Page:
After first testing the idea of using drones to deliver packages to extra remote locations, UPS is making its move into more residential skies with octocopters that can be launched from roving trucks. [More]
These days, it seems like you can’t turn around without bumping into news about drones or electric vehicles. Mercedes has combined those two trendy topics with one vehicle it’s working on: an electric delivery van outfitted with two small pilotless aircraft capable of carrying small items to their final destination. [More]
When we talk about deliveries by drone, usually the items traveling from one place to another are relatively frivolous, like flowers, takeout orders, beer, and the occasional appetizer. A company expanding into this country plans to deliver things that are even more life-saving than mozzarella sticks, though: it will use drones to bring blood for transfusion and medicine to remote areas. [More]
Two years after Amazon debuted its delivery drone to the masses, the e-commerce giant is back with a new demo video showing the company’s latest prototype for its Prime Air unmanned aerial vehicle.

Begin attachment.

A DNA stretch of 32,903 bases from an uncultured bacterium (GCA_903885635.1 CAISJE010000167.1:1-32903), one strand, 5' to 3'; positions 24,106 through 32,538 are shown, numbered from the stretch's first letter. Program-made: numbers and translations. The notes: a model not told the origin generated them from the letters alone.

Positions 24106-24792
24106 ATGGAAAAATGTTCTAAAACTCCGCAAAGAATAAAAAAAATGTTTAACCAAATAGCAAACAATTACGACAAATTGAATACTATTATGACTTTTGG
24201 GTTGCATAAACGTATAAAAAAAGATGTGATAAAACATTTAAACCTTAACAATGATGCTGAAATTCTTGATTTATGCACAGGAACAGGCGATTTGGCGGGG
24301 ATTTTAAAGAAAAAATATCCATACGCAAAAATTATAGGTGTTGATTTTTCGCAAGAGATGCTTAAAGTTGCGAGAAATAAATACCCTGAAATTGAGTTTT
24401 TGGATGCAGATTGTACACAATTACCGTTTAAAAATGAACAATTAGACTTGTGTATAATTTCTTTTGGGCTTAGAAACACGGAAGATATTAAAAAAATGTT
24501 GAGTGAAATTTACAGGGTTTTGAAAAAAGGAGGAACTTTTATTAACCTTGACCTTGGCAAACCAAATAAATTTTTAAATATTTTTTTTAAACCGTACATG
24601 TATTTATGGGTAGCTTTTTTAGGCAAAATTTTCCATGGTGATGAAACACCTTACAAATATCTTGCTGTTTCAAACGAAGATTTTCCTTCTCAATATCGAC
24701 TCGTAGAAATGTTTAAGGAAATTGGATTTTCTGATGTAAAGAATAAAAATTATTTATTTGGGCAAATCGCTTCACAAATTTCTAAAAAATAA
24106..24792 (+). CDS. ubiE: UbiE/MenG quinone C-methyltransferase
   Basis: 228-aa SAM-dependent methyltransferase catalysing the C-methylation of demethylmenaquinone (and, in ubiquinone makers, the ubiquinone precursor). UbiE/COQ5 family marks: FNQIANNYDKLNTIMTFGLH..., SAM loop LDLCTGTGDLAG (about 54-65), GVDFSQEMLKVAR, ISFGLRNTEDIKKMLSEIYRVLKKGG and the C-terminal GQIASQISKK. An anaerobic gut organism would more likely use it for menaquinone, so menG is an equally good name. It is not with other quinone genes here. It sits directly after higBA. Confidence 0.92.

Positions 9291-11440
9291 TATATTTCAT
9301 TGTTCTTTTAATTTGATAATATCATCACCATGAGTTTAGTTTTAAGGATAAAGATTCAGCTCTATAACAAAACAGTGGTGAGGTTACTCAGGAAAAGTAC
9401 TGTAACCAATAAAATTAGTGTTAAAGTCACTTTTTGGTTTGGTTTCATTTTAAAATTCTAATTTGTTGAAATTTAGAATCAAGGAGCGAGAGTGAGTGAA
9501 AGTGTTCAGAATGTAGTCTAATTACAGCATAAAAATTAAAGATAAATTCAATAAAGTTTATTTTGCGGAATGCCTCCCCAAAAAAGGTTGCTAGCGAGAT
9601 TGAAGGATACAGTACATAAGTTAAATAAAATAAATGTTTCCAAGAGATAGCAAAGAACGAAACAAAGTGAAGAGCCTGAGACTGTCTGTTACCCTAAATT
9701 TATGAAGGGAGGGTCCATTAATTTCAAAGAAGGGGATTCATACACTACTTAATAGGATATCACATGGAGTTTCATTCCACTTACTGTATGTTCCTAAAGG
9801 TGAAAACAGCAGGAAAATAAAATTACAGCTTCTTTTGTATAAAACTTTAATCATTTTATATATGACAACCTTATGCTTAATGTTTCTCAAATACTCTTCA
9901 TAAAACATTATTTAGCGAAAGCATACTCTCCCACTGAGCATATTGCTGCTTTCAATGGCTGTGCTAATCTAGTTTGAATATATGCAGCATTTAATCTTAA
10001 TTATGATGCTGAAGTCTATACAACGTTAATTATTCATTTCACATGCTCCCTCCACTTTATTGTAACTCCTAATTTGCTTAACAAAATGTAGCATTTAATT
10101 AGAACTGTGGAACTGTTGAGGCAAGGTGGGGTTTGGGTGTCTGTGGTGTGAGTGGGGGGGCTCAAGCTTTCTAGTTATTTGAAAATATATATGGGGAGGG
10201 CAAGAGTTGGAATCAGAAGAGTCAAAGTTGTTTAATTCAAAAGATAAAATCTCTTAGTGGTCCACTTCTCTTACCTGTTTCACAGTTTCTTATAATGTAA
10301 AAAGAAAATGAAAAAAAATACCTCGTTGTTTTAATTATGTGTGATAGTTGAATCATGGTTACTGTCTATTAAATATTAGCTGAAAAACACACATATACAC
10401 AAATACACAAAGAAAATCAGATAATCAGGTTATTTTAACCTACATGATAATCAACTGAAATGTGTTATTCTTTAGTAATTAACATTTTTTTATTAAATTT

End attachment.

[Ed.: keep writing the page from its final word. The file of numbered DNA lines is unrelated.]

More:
In the race to fill the skies with commercial drones, Google X Labs, the technology research arm of newly-formed company Alphabet, is throwing a potential date for when it could possibly start operating a drone delivery powered by its own drones: packages could be falling from above by 2017, says the company’s drone project leader.
Is it sometimes inconvenient and/or annoying to await the arrival of a package at home, or have it sent to your place of work? Yes. Do you want a drone finding your location via smartphone and dropping a package wherever you happen to be? Perhaps, though we can see some settings where Amazone’s idea for its delivery drones might get a bit awkward.
Not content to sit idly by while the likes of Amazon, UPS, DHL, and others work to bring about the inevitable robot apocalypse, Google announced last night that it too is getting into the delivery-drones-of-doom game with its Project Wing flying machines. [More]